The New Year is a time of optimism. Of anticipation. Of hope. And the New Year contains this wellspring of expectation because it marks the beginning. The beginning of something unknown.
The very first moments of a speech share much with the New Year, and like the turning of the calendar, the first thing an audience experiences sets an all-important tone.
According to research detailed in The Association for Psychological Science, people begin forming strong judgements of others within a single second, and like it or not, first impressions stick.
Given the importance of first impressions, here are a few tips for a captivating beginning to your next speech:
- Understand that your presentation begins the moment the audience can see you. So,
- Eliminate all barriers between you and your audience. This means ditching notes, a podium, and other impediments that prevent you from making a strong initial connection with the people you want to reach.
- Use body language to establish your intended tone. Are you powerful and confident? Then stride out purposefully. Looking to be thoughtful and introspective? Then embrace the silence and thoughtfully scan the audience before softly starting. More of an exuberant dreamer? Then bound out with energy and an effusion of ideas.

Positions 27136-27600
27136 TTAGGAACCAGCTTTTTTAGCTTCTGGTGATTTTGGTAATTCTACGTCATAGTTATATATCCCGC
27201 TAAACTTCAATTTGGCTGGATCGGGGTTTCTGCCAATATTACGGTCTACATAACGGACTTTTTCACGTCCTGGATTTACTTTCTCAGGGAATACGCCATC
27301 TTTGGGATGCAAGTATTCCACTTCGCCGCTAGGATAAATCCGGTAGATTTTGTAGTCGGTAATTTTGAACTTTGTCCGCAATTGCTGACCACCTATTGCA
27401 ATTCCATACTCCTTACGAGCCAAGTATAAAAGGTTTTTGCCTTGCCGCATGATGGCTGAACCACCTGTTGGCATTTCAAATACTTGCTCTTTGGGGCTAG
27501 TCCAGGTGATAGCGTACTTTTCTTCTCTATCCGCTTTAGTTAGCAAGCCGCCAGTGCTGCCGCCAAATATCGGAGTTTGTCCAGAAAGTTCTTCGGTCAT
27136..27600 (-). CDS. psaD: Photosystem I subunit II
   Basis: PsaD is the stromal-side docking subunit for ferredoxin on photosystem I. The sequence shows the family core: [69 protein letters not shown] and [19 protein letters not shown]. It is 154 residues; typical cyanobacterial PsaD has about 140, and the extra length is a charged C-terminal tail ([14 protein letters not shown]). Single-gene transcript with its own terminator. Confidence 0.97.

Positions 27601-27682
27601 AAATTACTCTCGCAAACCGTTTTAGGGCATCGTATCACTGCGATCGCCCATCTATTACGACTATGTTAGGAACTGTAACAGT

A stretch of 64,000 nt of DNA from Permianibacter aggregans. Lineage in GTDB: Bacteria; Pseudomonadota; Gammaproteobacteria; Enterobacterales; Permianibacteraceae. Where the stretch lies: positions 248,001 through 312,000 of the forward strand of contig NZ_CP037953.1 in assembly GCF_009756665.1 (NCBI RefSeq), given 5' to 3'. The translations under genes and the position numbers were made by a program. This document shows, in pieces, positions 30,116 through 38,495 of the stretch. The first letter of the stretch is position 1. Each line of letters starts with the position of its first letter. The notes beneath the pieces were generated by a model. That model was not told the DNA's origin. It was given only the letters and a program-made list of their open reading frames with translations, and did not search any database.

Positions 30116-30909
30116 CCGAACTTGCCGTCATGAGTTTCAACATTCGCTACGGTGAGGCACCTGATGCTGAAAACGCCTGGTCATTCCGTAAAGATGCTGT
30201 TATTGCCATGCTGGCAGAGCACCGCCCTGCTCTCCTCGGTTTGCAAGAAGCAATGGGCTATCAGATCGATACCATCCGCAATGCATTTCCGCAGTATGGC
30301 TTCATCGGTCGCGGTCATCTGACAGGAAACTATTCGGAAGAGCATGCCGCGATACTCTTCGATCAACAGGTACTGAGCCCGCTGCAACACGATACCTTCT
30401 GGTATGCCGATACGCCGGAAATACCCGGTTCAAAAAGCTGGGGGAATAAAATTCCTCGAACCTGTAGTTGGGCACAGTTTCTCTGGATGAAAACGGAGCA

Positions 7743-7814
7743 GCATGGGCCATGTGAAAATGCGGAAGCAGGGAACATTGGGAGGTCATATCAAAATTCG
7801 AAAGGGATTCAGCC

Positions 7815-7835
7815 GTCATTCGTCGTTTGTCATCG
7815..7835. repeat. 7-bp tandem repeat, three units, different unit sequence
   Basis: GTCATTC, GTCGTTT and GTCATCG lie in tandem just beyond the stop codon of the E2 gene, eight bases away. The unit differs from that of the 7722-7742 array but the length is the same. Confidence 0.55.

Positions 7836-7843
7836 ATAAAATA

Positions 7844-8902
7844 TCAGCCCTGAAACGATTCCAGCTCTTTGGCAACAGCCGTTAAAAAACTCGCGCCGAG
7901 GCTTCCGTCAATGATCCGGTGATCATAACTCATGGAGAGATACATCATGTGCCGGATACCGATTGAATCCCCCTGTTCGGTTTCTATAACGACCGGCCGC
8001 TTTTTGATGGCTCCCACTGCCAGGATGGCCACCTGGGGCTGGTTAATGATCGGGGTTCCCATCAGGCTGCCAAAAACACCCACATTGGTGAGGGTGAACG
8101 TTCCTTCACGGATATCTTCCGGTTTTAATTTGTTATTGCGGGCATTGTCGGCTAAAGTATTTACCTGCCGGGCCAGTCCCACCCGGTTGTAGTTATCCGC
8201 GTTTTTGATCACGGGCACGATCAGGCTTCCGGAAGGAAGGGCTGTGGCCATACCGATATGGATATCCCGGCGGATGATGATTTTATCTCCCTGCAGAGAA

When you begin talking, seize the opportunity to capture your audience with a memorable opening, not the drone of a routine welcome, personal biography, or laundry-list of thank you’s. These may well be important, but you can include them after you’ve hooked your audience.
- Evoke emotion. Whether you drum up suspense, say something stunning, or open with the absurd, you need to pique the audience’s attention and stimulate their appetite for what you have to say. One need only look at “It was the best of times, it was the worst of times…” or “It was a dark and stormy night…” to see the power of an evocative opening line.
So just like the celebratory start to a New Year, your presentations should have an equally exciting, emotive, and engaging beginning. Thus, somewhere between exercising more and contributing more to your community, make a New Year’s resolution to devote attention to this critical component of your next speech. After all, it’s how you begin that sets the stage for rest of your speech, and 2018. Happy New Year!